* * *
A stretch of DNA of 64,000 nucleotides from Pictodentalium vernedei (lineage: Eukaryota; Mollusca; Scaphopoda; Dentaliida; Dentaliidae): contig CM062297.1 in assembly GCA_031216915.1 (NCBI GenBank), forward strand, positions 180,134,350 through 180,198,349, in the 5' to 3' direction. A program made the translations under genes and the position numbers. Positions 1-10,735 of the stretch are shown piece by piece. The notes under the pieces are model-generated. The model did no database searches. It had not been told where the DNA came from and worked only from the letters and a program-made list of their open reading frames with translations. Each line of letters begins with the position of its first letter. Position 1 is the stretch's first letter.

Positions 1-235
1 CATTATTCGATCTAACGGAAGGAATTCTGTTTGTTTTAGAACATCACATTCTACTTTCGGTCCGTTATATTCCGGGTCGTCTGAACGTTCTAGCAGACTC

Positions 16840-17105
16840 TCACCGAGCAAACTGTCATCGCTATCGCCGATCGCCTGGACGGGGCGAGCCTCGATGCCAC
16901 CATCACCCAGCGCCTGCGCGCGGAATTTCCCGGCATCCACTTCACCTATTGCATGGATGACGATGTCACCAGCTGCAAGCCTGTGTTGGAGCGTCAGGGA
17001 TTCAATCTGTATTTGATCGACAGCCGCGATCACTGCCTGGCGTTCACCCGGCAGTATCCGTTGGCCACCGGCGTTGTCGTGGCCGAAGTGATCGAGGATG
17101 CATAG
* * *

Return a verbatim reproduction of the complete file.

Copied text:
A stretch of DNA of 64,000 nucleotides from Pictodentalium vernedei (lineage: Eukaryota; Mollusca; Scaphopoda; Dentaliida; Dentaliidae): contig CM062297.1 in assembly GCA_031216915.1 (NCBI GenBank), forward strand, positions 180,134,350 through 180,198,349, in the 5' to 3' direction. A program made the translations under genes and the position numbers. Positions 1-10,735 of the stretch are shown piece by piece. The notes under the pieces are model-generated. The model did no database searches. It had not been told where the DNA came from and worked only from the letters and a program-made list of their open reading frames with translations. Each line of letters begins with the position of its first letter. Position 1 is the stretch's first letter.

Positions 1-235
1 CATTATTCGATCTAACGGAAGGAATTCTGTTTGTTTTAGAACATCACATTCTACTTTCGGTCCGTTATATTCCGGGTCGTCTGAACGTTCTAGCAGACTC

Positions 16840-17105
16840 TCACCGAGCAAACTGTCATCGCTATCGCCGATCGCCTGGACGGGGCGAGCCTCGATGCCAC
16901 CATCACCCAGCGCCTGCGCGCGGAATTTCCCGGCATCCACTTCACCTATTGCATGGATGACGATGTCACCAGCTGCAAGCCTGTGTTGGAGCGTCAGGGA
17001 TTCAATCTGTATTTGATCGACAGCCGCGATCACTGCCTGGCGTTCACCCGGCAGTATCCGTTGGCCACCGGCGTTGTCGTGGCCGAAGTGATCGAGGATG
17101 CATAG